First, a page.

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Political Climate by Mark Simon: Seybert stepping down, but sticking around

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When Redwood City Councilman John Seybert was first elected in 2008, at the onset of the national recession, he walked the city’s neighborhoods handing out postcards listing his goals: mainly to build the city to a place of financial stability, and to realize the community’s vision for downtown.

Today, Redwood City’s finances are in the best shape in years and stable, and the city’s center “has really come to life,” Seybert said. The progress has played into Seybert’s decision not to seek another term on the council, which is rare for an incumbent.

But that doesn’t mean Seybert is going anywhere. In a lengthy interview with Climate Online, Seybert discussed his plans for continued involvement in his community, an activism that began before he ran for office and was never dependent on official trappings.

He said he would have run again if he was certain “I hadn’t finished the work I set out to do and if there was no one ready to step up.” That’s not to say there isn’t more to do. “There are always more things you want to do,” Seybert said.

“This a good place for me not to retire, but to redeploy myself somewhere else,” said Seybert, who spent eight years in the Planning Commission, nine years on the City Council. “I don’t plan to be less busy, I plan to be differently busy.”

Seybert’s transition provides him an opportunity to reflect on the current political climate in Redwood City, particularly the complaints from some that Redwood City was a better place 25 or 30 years ago, before the growth that has dominated the past decade.

“I say it this way,” Seybert said. “There are some people who hate the city they always hated.” In other words, some people hated Redwood City the way it was – a downtown without any real substance – and what it has become.

As he put it, some people following Moses probably complained, “Let’s go back to Egypt.”

He acknowledged there is more traffic and congestion downtown, but said that’s a sign of a vigorous city center, one with places to go, things to do and people there who want to do those things.

When he first moved to Redwood City, he lived three blocks from downtown and “I liked it when I could always get a seat at dinner,” Seybert said. “But that’s not a vibrant community.” People who complain about no parking downtown should check in with the owners of their favorite restaurants. They may like that so many people are in a downtown that was notably a “ghost town” after 5 p.m., Seybert said.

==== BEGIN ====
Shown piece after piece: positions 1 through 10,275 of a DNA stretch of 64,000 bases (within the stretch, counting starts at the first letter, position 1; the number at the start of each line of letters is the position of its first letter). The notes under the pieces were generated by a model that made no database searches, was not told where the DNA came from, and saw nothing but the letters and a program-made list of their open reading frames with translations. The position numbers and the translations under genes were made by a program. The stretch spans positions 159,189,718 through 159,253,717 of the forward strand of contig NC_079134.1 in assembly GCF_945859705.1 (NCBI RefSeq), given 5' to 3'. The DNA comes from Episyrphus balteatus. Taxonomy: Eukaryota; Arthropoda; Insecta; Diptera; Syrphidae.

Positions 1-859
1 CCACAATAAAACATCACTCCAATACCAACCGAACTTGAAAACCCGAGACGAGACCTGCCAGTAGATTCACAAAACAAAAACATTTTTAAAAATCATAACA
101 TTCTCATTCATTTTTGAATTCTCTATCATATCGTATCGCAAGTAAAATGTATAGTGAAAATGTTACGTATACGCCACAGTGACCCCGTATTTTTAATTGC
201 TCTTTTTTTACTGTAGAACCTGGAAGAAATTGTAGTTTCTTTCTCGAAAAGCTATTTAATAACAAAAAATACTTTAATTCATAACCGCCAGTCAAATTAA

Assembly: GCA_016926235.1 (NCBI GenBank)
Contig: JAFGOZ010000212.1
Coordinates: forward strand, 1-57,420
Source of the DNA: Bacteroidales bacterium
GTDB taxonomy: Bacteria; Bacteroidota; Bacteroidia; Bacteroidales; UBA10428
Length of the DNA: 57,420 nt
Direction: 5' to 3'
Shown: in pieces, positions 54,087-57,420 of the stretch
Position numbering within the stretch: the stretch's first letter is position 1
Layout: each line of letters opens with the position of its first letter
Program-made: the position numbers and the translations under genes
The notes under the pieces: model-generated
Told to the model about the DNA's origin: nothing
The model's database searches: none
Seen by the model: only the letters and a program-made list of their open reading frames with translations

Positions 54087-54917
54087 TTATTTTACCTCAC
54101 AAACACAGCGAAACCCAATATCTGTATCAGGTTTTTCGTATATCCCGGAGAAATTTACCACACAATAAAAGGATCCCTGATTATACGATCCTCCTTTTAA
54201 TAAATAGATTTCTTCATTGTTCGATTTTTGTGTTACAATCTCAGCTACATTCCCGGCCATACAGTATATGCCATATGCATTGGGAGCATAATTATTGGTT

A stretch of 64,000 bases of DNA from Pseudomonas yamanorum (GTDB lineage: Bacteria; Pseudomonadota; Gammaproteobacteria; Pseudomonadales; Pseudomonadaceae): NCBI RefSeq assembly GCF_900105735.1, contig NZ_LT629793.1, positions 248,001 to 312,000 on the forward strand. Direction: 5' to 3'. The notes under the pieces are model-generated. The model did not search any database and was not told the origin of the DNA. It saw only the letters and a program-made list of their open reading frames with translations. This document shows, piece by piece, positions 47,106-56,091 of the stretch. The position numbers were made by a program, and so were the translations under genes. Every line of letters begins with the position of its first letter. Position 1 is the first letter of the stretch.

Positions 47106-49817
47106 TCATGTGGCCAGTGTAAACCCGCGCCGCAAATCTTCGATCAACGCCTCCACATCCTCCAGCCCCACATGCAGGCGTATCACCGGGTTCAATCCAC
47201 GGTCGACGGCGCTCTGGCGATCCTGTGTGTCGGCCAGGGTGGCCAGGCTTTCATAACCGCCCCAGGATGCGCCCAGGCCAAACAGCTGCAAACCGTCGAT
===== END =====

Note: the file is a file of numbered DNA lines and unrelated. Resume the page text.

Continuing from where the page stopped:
Beyond his own campaign commitments of 2008, Seybert said the other controlling factor in his decision was whether there are new faces ready to take on leadership roles.

Besides Jeff Gee and Diane Howard, council colleagues who are seeking re-election, Seybert is looking for new leadership reflecting the changing city. “Who is our next generation leader? The city needs to be led into the future by the future,” he said. “Is there somebody to take my place?”

New faces are emerging. You will hear about some of them in my next column.

Seybert believes there is, and that he would serve the city well by getting out of the way.

“Nobody can step up unless there’s a place to step up.” He said there are such leaders emerging and he is likely to endorse someone he describes as from the “next generation. … I don’t know who that will be, yet.”

How he might next be engaged and of service he has yet to decide, Seybert said, but it will be about what’s next for the city, not about how Redwood City used to be.

“I don’t believe in leading an organization by looking in the rear-view mirror,” he said.


Political Climate by Mark Simon: Redwood City Council Race starts early; incumbent Seybert bows out

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For the last 13 years, I worked at the San Mateo County Transit District, and often I would tell people I was a recovering journalist. For the prior 35 years, I worked for newspapers as a political writer and local columnist, including the Redwood City Tribune, the Peninsula Times-Tribune and the San Francisco Chronicle before leaving the news business.

Well, so much for that. Starting with this column, I am returning to the news business, writing for Climate Online and Climate Magazine. It is personally exciting to write and report regularly on the community where I have worked and lived for more than 40 years, a community I love for what it was and what it remains – dynamic, restless, always looking for what’s next.

There is no better time than right now to write about Redwood City. It will be a watershed political year at time when the city is poised to become the capital of the Peninsula, when change is occurring in every corner and when we all have to find a way to manage what is happening here.

As a columnist, I have the freedom to express a point of view, but, more than anything else, I believe in fairness, facts and openness in government and politics. Everyone will get a fair shake from me and everyone will be held accountable for what they say, including me. I have no interest in opinion masquerading as fact or opinion built on false assumptions.

As we launch this new enterprise, few things are dominating the local landscape quite like the race this year for the Redwood City City Council (that’s right – city, twice), which encompasses everything else on anyone’s mind – housing, transportation and traffic, digesting the changes that have occurred and the changes still to come.